2. Consider lesser-known areas where there still may be a good selection. Internet searches for dates in July and August turned up appealing rentals in Capitola, California, Port Aransas, Texas, Whidbey Island in Washington state, Anna Maria Island, Florida, and Sheboygan, Wisconsin, on Lake Michigan. Airbnb had a good selection in Lake Powell, Arizona, and Cape San Blas on Florida's Panhandle. VRBO suggests searching in Ogunquit and Old Orchard Beach, Maine, as well as Cocoa Beach, Florida, and Biloxi, Mississippi.
3. Check with local real estate agencies. Rental rates sometimes are less than those of the big-name web rental sites — which can tack on hundreds of dollars in service fees to a weeklong stay. Plus, property managers are at the destination, can offer speedy help during a rental and may be the first to know of cancellations or owners who might rent an unadvertised property. “We don't have service fees. The owners pay us a commission,” which can work out to less than you'd pay on the “big box” rental sites, says Torcivia in Door County. That Wisconsin playground with multiple beach towns is experiencing a “massive boom,” he says, “but we encourage people to check back” for cancellations.
4. Consider using credit card or hotel loyalty points toward rentals. You can use rewards points not only for hotel rooms, but also for home rentals. For instance, Marriott Bonvoy points can be put toward stays at Homes & Villas by Marriott International, says Summer Hull, editorial director at The Points Guy website. Wyndham Rewards can be used at its time-shares. Some credit cards allow you to put points or miles toward Airbnb gift certificates or vacation rentals. Check to see if your loyalty programs or credit cards can shave dollars off your vacation.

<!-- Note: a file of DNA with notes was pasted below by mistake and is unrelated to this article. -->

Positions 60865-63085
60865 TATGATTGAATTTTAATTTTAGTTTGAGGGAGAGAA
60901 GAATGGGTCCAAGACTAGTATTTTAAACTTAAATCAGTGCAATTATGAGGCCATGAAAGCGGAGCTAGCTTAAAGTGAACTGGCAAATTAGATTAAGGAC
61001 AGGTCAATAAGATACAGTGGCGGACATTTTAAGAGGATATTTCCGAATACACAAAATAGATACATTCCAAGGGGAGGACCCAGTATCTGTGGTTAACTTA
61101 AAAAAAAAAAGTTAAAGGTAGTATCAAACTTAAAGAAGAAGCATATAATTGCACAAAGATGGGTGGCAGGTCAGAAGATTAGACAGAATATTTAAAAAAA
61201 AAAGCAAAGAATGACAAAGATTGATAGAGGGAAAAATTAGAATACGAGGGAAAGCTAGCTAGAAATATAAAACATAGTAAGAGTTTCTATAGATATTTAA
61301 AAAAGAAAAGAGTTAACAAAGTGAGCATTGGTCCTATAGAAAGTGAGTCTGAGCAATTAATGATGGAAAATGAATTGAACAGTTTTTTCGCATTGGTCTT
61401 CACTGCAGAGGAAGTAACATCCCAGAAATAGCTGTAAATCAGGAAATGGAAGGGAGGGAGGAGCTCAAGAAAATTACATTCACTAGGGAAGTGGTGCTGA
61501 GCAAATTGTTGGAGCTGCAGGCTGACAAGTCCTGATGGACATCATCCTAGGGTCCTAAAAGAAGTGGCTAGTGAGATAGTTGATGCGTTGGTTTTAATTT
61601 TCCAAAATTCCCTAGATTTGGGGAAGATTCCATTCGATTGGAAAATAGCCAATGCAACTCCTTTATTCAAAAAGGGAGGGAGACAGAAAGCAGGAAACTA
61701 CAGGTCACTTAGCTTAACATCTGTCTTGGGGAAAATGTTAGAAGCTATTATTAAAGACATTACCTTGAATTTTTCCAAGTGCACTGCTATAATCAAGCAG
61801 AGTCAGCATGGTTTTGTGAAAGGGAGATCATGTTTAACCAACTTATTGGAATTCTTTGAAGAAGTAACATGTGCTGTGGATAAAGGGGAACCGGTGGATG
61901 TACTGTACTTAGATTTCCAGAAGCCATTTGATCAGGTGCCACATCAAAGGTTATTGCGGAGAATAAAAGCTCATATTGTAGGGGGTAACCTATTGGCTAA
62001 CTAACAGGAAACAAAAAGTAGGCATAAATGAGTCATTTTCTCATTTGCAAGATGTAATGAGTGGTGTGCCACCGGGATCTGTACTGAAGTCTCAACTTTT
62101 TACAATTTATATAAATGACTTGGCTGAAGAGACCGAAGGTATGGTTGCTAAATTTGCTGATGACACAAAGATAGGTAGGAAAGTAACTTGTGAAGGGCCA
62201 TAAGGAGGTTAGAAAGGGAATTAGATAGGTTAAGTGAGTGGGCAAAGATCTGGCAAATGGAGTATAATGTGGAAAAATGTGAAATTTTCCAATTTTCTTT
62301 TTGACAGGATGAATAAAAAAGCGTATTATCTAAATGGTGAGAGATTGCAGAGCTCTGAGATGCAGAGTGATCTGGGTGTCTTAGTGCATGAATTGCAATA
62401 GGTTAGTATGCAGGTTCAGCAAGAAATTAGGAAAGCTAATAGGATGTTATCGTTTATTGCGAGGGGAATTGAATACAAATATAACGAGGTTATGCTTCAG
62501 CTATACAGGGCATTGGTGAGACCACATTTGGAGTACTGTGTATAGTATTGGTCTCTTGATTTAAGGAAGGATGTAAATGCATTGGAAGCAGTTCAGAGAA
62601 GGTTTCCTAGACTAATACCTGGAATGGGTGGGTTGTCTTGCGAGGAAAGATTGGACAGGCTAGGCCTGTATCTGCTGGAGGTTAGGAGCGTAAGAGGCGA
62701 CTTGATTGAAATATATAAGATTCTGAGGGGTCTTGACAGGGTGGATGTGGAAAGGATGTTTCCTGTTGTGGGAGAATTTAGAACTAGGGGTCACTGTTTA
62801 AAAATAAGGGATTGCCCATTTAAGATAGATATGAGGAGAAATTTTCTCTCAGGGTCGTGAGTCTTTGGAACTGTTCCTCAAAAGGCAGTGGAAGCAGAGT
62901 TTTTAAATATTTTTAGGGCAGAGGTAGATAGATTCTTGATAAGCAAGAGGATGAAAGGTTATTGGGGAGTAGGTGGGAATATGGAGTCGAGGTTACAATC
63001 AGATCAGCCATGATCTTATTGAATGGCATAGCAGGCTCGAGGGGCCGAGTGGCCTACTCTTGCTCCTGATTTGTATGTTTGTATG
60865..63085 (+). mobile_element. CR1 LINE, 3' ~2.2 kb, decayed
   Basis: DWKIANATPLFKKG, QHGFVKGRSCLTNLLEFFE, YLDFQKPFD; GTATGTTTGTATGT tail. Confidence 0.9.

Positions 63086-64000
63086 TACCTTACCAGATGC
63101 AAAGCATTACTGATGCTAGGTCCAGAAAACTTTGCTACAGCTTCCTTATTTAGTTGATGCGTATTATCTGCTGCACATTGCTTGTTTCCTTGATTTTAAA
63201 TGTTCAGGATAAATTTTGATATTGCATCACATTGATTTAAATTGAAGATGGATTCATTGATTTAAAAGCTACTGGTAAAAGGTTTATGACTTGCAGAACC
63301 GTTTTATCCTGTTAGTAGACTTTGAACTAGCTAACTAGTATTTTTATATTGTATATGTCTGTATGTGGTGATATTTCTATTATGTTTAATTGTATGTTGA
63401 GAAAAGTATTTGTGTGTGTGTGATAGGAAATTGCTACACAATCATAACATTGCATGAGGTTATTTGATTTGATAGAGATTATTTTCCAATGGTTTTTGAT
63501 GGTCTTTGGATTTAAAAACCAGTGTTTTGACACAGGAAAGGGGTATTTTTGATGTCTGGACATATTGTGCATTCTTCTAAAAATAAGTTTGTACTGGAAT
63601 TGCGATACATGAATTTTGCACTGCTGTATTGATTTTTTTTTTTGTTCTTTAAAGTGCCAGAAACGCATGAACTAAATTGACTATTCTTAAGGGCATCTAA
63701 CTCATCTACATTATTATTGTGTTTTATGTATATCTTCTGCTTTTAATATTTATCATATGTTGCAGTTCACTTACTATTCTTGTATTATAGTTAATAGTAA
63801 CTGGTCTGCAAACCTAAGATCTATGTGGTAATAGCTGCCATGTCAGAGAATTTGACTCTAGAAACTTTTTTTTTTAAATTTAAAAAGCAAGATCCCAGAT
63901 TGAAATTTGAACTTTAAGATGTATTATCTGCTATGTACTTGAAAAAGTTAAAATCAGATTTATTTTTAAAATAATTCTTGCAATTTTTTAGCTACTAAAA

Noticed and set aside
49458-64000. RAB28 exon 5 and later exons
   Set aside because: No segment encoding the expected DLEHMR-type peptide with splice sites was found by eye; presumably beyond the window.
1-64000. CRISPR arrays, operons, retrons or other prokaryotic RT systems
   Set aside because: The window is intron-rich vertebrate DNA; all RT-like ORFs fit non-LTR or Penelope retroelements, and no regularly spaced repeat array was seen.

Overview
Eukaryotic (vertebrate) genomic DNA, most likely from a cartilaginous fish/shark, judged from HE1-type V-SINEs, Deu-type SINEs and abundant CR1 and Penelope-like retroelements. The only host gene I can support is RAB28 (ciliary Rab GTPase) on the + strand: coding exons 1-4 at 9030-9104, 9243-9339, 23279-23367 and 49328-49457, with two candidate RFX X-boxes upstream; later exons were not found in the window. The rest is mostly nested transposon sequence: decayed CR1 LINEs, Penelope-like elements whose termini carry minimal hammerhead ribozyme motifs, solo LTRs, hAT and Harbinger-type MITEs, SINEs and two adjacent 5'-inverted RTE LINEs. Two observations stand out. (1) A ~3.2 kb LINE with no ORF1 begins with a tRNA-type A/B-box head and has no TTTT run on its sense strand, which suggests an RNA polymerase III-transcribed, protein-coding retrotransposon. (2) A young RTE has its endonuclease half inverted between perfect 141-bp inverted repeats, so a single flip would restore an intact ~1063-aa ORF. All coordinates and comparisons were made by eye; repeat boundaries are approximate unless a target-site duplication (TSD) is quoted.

5. Deal directly with owners to try for a discount. Some properties advertised on rental websites can be looked up if they have names and their own sites. Avoiding the listing fees owners pay can lower the price. You also can communicate directly with owners on sites such as Airbnb and VRBO. Though prohibited from dealing with you away from the site, they may offer concessions if the property hasn't rented. It's a good idea anyway to communicate about property location, proximity of neighbors, house amenities and rental rules.
6. Cast your net wider by inquiring about rentals on your local listserv. Some in your area may own beach real estate that they do or do not typically rent out and be more likely to lease to someone who lives near them and can be vetted. Some owners also view mature renters as more responsible.
7. Keep checking websites and agencies for openings caused by cancellations. Rental agents say that is more common in today's ever-changing travel landscape.
8. Book off-season, when availability is higher. Rates typically plummet after Labor Day in many beach destinations, and September weather can favor days on less crowded sands. In high-demand areas, such as Cape Cod and Hawaii, consider booking a year out. Some rental companies allow repeat guests first shot at the week they rented the year before and in January release dates not taken.
9. Book your 2022 vacation home rental now. Brindley of the Outer Banks says vacationers are smart to think long term and book their next summer's rental “as early as 51 weeks out. This demand will continue into 2022."
More advice for summer travel planning
Nailing down a beach house or condo isn't enough. Check cancellation policies, which have been more generous in the COVID-19 era. Experts advise buying “cancel for any reason” travel insurance that includes deciding not to travel for pandemic-related reasons (though sometimes you may only get half to three-quarters of your prepaid, nonrefundable payments back). You can buy via individual companies such as Allianz Partners and Travelex Insurance Services or get dozens of quotes from a clearinghouse such as InsureMyTrip. Read policy fine print carefully.
And if you plan to rent a car, book early and be prepared for sticker shock. Car rental companies pared down their fleets and raised rates after travel dipped during the pandemic. Some shipments of new vehicles from overseas have been delayed.
Maui owner Vinson and rental agencies also advise vacationers to make advance reservations for popular restaurants and attractions at your destination to avoid disappointment. Capacity in many cases was cut due to the pandemic, and regulations vary from place to place. Check on any pandemic rules before you start packing.